Absolutely it can be tricky because even though it’s fiction, I think you ought to try and sell it as reality. If I don’t believe it’s possible, then I haven’t done my job right. I purposely used current modern-day events as the basis for the book’s past… so, when characters are describing Earth decades earlier, there’s a solid grounding of familiarity there. And in that grounding the story is based in both fact and some truth, which allows the rest of it to be more believable, even if the rest of it were somewhat far-fetched. Broad reader appeal was really the goal, and I didn’t want to make it so techy that it would turn anyone off. And I’m not good enough to write “techy” very well anyway. The biggest thing I struggled with was moving through space faster than the speed of light. At the mid-point of the book, one of the characters (“NAV”) explains it as only a computer can. If an artificial intelligence could put it in layman’s terms that made even the vaguest sense, then I figured I had done okay. I then felt that I didn’t have to really lay it out in such a way that maybe, mmm, I don’t know, something like Star Trek has done so well before.
I can see it as being a little tricky. You don’t want it to be so “far-fetched” that the reader can’t envision it. I also don’t think it necessarily has to be to techy-as long as it’s explained well-and it was. Very well, I might add! I had no problem visualizing the technology you wrote about and the process of transference. Oh, and a fellow Star Trek fan!
As a scientist, an Environmental Scientist, science fiction fascinates me. It is from both the science aspect and ethical aspect. As a teacher of Bioethics, one of the main things we tackle is that just because we can do something, does it mean we should? You do both in Transference, which I felt contributed to how brilliant the story was. For the first part, was it difficult to do the science of transference of one’s essence into another body? Did the ethical aspect grow from that?
You hit the nail on the head. The can we/should we aspect is one of the linchpins of the story that I always had in the back of my mind. There’s a slight pessimism buried deep in me that says, you know, we’ve been given this wonderful thing… this big, beautiful blue planet… and look what we’ve done with it. And so, if transference existed, what would we do with it? And I think the answer goes without saying. Trying to get the science of transference right caused more than a few brain farts, too, let me tell you! (laughs) And that was loosely inspired by Ghostbusters. How can you take an ethereal being and contain it with man-made tech? And even if you could do that, how do you then separate the link between both body and soul, if there is such a link? So, I guess I’m saying that with the science of transference, yes, even though you can do that, you also can’t do that… that it goes against laws which we are not meant to break, or perhaps rules of the universe that we simply cannot fully grasp because we’re not supposed to.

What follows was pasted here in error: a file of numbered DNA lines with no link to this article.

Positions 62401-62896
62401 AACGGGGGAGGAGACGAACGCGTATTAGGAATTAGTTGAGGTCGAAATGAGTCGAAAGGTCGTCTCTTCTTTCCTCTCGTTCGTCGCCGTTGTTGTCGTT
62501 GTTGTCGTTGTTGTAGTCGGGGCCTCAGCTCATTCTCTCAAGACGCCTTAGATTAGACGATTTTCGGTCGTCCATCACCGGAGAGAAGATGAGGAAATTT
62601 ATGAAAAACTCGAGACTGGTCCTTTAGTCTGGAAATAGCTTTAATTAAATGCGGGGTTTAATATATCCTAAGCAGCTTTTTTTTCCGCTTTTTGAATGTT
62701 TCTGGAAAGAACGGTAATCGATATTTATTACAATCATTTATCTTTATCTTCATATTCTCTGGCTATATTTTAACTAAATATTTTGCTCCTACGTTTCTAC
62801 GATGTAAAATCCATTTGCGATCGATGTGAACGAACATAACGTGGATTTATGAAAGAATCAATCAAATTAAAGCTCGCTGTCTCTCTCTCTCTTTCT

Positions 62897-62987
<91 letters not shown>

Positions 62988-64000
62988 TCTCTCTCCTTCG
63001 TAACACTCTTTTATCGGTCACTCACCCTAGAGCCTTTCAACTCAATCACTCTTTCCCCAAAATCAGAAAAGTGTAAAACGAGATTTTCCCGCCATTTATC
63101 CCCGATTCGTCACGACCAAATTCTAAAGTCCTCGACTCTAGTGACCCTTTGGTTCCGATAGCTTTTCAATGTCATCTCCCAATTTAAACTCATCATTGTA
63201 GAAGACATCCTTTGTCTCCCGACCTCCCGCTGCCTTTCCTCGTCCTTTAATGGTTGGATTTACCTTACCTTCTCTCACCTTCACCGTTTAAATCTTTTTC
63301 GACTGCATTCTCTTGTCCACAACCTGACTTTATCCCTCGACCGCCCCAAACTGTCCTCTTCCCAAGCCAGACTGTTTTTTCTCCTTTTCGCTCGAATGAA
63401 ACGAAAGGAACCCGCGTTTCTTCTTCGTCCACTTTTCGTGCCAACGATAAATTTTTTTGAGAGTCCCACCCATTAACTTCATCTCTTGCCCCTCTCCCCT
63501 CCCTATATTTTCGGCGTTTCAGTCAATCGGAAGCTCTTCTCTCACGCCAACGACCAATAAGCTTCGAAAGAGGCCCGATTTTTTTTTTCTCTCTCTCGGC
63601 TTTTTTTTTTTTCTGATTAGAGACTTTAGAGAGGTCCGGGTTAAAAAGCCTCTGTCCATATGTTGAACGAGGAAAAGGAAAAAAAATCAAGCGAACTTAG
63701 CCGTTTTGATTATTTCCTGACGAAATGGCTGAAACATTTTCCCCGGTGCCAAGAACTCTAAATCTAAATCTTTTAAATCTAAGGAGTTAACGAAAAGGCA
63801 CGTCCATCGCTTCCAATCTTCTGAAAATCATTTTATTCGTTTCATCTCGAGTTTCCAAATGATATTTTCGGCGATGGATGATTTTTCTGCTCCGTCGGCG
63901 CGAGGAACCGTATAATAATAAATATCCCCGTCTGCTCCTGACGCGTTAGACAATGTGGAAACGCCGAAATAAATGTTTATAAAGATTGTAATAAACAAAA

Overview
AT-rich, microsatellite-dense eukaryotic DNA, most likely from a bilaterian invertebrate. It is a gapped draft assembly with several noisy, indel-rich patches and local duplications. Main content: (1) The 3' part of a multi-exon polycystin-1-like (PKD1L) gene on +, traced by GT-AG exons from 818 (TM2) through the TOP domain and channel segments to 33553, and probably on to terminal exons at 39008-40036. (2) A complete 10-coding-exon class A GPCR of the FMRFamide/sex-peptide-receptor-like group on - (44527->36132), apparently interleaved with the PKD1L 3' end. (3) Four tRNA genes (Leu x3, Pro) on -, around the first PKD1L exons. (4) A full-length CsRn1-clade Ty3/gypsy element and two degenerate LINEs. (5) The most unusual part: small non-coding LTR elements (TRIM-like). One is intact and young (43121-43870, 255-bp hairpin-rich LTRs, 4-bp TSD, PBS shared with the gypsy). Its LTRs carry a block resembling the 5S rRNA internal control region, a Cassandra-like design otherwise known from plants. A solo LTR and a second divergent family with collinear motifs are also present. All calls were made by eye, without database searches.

Excellent (wow, I just sounded like I was grading a paper!)! I totally agree. Our technology is advancing faster than the ethics of whether or not we should something can catch up. I also agree about what we are doing to this planet-our home, we have no place to go (I have a lot of pessimism about it, and sadness). The science of transference, if it were possible, would more than likely be something we can’t control. I think this point came across so well in the book. It’s analogous to what we can do with genetics. It is a powerful tool, but how far do we go with it?
Do you have a favorite character from the book and if so, why are they your favorite?
Oh yes, I really enjoyed writing Terra, the Surgeon, and Elisabeth. Terra is based on a lifelong friend, a person whom I have known and loved since childhood. And although it’s not a literal interpretation of her, there are elements of the real person that define parts of the character and the choices she makes. The Surgeon is just so vivid in my mind as a talking, breathing person, and I was really hanging on every word he had to say… almost as if I wasn’t writing him. And I don’t understand why that is, he just clicked with me for some reason. He might be the character that I most wish I was, if I were living inside the story. Elisabeth’s part in the tale is a short and sad one, but I enjoyed the challenge she presented also.